Letters

Letters 09-29-2014

Benishek Doesn’t Understand

Congressman Benishek claims to understand the needs of families, yet he wants to repeal the Affordable Care Act, which would cause about 10 million people to lose their health insurance. He must think as long as families can hold fundraisers they don’t need insurance...

(Un)Truth In Advertising

Constant political candidate ads on TV are getting to be too much to bear 45 days before the election...

Rare Tuttle Rebuttal

Finally, I disagree with Stephen Tuttle. His “Cherry Bomb” column in the 8/4/14 issue totally dismayed me. I always love his wit and the slamming of the 1 percent. His use of fact and hyperbole highlights the truth; until “Cherry Bomb.” Oh man, Stephen...

Say No To Fluoride

Do you or your child’s teeth have white, yellow, orange, brown, stains, spots, streaks, cloudy splotches or pitting? If so, you may be among millions of Americans who now have a condition called dental fluorosis...

Questions Of Freedom

The administration’s “Affordable Health Care Act” has ordered religious orders to provide contraception and chemical abortions against the church’s God given beliefs and teachings … an interesting order, considering the First Amendment’s clear prohibitions...

Stop The Insults & Talk

I found it interesting that Ms. Minervini used the Northern Express to push the Safe Harbor agenda for a 90-bed homeless shelter in Traverse City with a tactic that is also being utilized by members of the city commission. Those of us who oppose the project are being labeled as uncompassionate citizens...

Roads and Republicans

Each time you hit a road crater while driving, thank the “nerd” and the Tea Party controlled Republican legislature.

Home · Articles · News · Other Opinions · Acme Town Center will...
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Acme Town Center will Fuel more Sprawl for the Region

William G. Milliken - July 22nd, 2004
During the last year, the Grand Traverse region has debated the merits of a new “town center” proposal in Acme Township. While I certainly support the township’s goal of concentrating new development and combating sprawl, I strongly oppose the current proposal.
Through their master planning process a few years ago, Acme Township residents told their government that they wanted a “town center” development. What they meant, and still mean, is: They want a place that feels like home, a place that is distinctive, that has a sense of neighborliness, and that carefully mixes homes with shops, offices, and civic space. They want a walkable community with quiet, pleasant streets and sidewalks. They do not want a place that is a commercial and retail epicenter for the region.
The current proposal flies in the face of those desires. Developers have proposed a shopping mall as large as the combined size of two other malls just 20 minutes away: the Grand Traverse Mall and Grand Traverse Crossings. It would have more than one million square feet of commercial space, including two 200,000-square-foot big-box stores, plus very large parking lots and, if it is to succeed, plenty of traffic. It would indeed be a commercial and retail epicenter for the county and beyond.
In the next 15 years, an estimated 50,000 people will move to this region seeking our high quality of life. So Acme is right to plan for rapid growth. But this proposed “town center” would not — despite some claims — lessen development pressure in the surrounding area. This combination of a modest housing development and a gigantic mall would in fact generate sprawl, particularly strip malls, subdivisions, and traffic congestion. The area will quickly go the way of Garfield Township.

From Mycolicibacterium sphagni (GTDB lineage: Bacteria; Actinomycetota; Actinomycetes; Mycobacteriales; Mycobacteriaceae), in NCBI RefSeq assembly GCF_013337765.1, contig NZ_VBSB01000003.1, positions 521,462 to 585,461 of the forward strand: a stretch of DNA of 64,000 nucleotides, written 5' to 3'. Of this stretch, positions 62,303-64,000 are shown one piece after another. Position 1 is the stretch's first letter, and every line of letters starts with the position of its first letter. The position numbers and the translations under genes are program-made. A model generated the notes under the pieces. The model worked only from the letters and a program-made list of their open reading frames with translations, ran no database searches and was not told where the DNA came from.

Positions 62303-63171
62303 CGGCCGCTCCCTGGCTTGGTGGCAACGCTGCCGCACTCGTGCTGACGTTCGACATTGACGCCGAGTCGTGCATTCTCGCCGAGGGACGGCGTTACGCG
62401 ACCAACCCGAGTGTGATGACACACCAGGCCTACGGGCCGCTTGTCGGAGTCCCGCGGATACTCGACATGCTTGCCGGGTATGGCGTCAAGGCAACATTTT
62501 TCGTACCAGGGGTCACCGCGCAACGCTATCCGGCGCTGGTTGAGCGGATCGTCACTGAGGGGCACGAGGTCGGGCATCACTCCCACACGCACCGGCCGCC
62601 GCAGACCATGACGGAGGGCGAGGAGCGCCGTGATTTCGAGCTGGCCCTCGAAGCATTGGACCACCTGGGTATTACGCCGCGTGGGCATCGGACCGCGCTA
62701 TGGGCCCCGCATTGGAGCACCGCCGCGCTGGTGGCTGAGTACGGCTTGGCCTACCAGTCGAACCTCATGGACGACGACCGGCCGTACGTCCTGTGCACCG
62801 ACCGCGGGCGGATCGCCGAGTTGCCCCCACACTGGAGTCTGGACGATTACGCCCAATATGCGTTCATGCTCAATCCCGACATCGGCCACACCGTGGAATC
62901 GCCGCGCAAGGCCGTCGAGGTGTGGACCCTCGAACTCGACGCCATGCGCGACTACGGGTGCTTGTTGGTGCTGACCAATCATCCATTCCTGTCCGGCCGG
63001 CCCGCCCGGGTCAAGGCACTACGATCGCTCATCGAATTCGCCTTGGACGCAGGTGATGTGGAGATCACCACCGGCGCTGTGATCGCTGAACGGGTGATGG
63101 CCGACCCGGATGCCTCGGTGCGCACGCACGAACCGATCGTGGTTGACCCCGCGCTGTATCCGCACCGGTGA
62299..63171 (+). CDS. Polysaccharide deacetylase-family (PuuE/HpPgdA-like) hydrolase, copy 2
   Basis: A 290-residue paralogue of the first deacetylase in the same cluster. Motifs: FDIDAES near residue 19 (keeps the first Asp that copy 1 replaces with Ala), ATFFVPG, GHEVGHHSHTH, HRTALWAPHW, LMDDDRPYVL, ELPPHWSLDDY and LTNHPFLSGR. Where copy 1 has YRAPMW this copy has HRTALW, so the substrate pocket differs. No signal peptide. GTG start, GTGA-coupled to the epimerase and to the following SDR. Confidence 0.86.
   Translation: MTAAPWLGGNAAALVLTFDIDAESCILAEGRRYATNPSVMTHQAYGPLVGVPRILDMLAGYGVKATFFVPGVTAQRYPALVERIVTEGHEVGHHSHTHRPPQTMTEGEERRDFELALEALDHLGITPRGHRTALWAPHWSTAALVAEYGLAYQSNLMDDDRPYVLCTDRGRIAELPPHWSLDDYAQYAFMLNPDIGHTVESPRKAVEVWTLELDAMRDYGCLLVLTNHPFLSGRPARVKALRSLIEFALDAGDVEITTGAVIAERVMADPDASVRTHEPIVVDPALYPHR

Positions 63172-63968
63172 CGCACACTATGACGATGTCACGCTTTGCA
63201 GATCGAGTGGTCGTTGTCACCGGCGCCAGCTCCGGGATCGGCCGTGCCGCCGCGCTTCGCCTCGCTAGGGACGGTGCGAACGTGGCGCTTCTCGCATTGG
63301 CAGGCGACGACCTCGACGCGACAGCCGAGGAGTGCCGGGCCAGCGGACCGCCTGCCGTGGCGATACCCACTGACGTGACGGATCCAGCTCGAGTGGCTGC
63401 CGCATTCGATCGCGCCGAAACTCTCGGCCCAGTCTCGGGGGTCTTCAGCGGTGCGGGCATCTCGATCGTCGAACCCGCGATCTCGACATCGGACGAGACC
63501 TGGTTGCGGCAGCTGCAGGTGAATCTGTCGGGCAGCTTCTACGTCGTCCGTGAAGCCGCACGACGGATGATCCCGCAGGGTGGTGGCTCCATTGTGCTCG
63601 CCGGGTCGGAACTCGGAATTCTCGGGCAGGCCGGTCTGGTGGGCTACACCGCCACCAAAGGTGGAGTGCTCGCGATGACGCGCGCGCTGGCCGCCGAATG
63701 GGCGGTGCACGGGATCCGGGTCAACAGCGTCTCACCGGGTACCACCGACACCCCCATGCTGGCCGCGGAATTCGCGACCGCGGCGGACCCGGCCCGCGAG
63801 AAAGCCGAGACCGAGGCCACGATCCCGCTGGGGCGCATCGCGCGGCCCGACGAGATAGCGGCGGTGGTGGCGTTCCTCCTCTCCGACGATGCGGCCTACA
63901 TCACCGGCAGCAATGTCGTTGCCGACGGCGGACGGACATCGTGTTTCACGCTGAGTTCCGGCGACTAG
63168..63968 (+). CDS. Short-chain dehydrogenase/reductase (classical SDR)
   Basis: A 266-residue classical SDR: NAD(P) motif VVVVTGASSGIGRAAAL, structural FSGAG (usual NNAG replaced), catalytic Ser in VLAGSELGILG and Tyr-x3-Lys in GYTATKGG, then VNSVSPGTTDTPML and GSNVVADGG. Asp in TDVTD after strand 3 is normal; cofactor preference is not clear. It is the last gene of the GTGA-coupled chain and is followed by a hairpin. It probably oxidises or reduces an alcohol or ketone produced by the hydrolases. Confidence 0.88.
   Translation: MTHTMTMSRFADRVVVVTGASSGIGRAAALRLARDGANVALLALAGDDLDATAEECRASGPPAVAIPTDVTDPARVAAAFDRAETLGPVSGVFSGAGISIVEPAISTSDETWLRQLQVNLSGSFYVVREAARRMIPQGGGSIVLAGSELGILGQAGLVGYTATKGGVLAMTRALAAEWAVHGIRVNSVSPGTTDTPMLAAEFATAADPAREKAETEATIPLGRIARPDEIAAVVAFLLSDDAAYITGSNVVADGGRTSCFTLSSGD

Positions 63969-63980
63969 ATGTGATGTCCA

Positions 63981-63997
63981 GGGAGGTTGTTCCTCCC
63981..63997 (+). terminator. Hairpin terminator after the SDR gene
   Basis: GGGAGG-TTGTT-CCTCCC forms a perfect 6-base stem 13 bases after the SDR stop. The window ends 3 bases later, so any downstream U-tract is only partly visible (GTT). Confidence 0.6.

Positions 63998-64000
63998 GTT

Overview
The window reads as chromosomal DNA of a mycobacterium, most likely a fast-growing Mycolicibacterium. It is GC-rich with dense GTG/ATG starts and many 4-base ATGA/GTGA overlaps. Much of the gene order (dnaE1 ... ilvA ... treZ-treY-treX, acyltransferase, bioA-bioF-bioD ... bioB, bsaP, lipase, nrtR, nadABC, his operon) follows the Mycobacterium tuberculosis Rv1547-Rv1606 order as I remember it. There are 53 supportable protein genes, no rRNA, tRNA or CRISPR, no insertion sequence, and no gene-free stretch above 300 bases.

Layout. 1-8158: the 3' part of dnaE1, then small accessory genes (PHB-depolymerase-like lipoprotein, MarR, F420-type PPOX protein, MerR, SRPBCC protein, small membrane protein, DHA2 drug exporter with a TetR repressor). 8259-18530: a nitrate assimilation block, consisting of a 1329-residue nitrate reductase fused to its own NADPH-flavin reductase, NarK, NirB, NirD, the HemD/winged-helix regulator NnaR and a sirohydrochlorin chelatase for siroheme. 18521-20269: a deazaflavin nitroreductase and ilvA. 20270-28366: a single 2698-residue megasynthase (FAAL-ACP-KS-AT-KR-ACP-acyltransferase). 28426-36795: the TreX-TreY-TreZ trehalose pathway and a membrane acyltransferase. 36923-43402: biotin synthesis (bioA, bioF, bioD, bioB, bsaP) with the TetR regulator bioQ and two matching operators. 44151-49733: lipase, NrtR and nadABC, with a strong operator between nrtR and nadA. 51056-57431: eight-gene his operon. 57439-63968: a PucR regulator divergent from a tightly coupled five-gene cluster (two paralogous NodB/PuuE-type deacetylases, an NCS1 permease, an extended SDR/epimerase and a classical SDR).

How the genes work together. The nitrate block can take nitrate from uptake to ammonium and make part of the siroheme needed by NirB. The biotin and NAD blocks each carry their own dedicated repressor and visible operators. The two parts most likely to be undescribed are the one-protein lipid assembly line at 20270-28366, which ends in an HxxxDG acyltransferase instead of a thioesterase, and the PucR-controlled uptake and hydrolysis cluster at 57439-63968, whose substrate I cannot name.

It does not have to be that way. Last year, I co-chaired the Michigan Land Use Leadership Council, a bipartisan, public-private task force that issued many well-considered, well-researched recommendations meant to revitalize city centers and help rural areas properly manage their growth.
One recommendation encourages neighboring communities to coordinate their growth regionally. But even as the current Acme “town center” proposal ignores the township master plan, it is taking shape without any active input from Traverse City, Grand Traverse County, or other neighboring townships or counties. All this despite the fact that this development proposal in Acme Township, which has a population of only about 4,000 people, hinges on the expectation of attracting business from tens of thousands of households throughout the area.
This is a crucial test for the Grand Traverse region.
Thankfully, more and more people from all walks of life are realizing they must work together to make sure that we manage growth in a way that permanently protects our wonderful place, northwest Michigan. I hope you will join many of them at 7 p.m. on Monday, July 26, when the Acme Township Planning Commission will hold a public hearing on the current “town center” proposal at the New Hope Church off U.S. 31, just north of Acme. Whether you live in Acme Township or not, this important decision affects you. Please attend and ask township officials to develop a new plan that fulfills the vision we share for our region.
It’s hard work, but with active civic involvement and strong leadership we can protect our landscape from haphazard growth for generations to come.

William G. Milliken, a Republican, was governor of Michigan from 1969 to 1982 — the longest serving governor in the state’s history. In 2003 he was appointed by Governor Jennifer Granholm to
co-chair the Michigan Land Use Leadership Council, which recommended steps the state needs to take to slow sprawl,
rebuild cities, conserve natural resources, and improve the state’s economic
competitiveness.
 
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